Try to remember time before the Internet. It may seem like a lifetime, but it was not all that long ago. For me, it was 20 years ago and I was starting a new job as an editor at a magazine publisher. I had a computer on my desk but it had no modem so I had to sign in to a shared computer to access the World Wide Web.
One of the first sites I ever visited (via a pitifully slow dial-up connection) was an obscure upstart called Amazon.com. As the book editor, I was tasked with looking up titles on what was then exclusively a book site billed as “Earth’s Biggest Bookstore.” Needless to say, Amazon has become so much more in the meantime.
As hard as it is to believe today, Microsoft was combating antitrust issues with the federal government, Apple was struggling to survive with its returning leader named Steve Jobs, and Google did not even exist yet, let alone Facebook and Twitter. Email was a novelty and texts were nonexistent, as were smartphones and tablets.
Suffice it to say, in the span of one generation life as we know it has radically changed. The overall changes wrought by our innovations have been positive, but it is important to think about our relationship with technology moving forward. In order to optimize its capabilities, we must be intentional about our use of it.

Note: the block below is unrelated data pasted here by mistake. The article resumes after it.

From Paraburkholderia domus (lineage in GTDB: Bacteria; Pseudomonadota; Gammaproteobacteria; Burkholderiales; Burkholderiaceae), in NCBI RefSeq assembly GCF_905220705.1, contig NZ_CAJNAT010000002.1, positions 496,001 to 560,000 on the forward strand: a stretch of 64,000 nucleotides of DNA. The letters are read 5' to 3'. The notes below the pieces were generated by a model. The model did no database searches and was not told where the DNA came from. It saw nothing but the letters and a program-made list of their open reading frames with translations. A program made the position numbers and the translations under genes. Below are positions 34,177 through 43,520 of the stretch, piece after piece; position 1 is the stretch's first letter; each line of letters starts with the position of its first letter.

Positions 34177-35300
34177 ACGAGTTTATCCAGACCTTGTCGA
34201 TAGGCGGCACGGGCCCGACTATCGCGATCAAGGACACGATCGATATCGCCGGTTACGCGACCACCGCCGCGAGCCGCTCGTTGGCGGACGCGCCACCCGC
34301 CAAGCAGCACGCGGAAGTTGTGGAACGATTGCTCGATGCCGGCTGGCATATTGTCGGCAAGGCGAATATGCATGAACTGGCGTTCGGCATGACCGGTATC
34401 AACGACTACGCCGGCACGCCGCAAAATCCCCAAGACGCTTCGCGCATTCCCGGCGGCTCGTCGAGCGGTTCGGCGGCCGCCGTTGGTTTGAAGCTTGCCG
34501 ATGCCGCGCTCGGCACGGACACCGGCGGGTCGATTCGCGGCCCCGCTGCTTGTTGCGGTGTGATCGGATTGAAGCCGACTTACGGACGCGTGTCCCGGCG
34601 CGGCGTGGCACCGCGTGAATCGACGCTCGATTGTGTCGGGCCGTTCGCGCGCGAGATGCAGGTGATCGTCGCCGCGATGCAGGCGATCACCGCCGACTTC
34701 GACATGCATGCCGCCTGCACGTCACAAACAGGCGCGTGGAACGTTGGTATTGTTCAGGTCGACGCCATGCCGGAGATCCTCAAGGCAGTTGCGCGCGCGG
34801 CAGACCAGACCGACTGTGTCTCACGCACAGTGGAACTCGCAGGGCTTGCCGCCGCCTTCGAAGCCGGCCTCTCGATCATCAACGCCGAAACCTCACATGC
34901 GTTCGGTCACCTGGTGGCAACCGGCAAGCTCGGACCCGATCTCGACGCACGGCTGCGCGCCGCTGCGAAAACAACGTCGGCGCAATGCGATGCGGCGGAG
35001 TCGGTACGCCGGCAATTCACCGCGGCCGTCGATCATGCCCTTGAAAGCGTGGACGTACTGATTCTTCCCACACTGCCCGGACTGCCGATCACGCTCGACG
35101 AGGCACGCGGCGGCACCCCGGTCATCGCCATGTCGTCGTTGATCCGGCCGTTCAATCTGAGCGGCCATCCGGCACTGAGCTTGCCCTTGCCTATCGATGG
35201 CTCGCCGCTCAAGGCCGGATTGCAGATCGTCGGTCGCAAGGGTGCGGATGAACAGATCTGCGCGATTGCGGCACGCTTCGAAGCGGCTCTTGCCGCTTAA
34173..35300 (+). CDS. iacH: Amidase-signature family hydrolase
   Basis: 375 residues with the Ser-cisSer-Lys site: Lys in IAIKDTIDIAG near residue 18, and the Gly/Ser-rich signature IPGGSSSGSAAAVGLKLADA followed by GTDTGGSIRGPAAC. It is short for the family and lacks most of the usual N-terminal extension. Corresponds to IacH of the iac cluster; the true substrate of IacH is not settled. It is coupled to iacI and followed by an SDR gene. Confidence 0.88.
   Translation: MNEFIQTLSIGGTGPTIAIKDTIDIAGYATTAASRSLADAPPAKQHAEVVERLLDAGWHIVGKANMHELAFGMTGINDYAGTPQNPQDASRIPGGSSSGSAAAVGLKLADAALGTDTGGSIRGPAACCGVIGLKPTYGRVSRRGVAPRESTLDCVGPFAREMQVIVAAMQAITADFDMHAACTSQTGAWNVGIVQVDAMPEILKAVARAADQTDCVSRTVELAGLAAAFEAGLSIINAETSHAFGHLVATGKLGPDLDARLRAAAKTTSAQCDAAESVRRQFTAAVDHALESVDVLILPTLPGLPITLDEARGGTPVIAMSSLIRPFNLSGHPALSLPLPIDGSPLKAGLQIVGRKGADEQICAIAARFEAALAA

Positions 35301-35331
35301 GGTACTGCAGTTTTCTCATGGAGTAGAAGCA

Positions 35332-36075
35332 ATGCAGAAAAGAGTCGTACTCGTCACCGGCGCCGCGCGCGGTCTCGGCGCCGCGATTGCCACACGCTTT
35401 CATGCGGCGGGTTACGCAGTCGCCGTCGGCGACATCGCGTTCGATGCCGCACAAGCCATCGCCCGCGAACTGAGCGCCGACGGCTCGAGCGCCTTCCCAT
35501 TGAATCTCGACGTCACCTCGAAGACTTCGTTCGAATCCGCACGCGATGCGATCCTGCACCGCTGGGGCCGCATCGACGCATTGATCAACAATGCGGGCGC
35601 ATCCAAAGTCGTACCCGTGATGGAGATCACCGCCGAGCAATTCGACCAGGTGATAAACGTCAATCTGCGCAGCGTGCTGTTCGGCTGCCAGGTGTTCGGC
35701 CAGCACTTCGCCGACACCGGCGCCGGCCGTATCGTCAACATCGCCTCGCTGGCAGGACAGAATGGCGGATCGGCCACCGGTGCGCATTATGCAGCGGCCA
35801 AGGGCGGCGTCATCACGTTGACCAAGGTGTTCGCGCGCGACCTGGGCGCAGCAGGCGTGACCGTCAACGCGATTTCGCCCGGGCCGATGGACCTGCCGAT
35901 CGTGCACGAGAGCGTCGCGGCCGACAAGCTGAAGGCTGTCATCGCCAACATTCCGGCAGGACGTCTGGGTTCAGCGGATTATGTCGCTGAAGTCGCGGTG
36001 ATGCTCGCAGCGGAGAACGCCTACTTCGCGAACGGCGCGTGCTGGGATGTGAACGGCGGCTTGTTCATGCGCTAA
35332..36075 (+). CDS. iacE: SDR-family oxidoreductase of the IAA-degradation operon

For example, most of the electronic devices I own are made by Apple, including a laptop, smartphone, tablet, and music player, in addition to an e-reader and digital camera not made by Apple. Nowadays, it is becoming increasingly helpful to choose which ecosystem to operate within, i.e. Mac versus PC computers and Apple versus Android smartphones.
With Apple making its own hardware and software for both types of devices (resulting in very user-friendly products), it has been worth paying a premium for them in my experience. And truth be told, I could simplify my cache of devices to a laptop and smartphone. Like it or not, part of simplifying our lives involves thinking about these types of issues. How are you coping?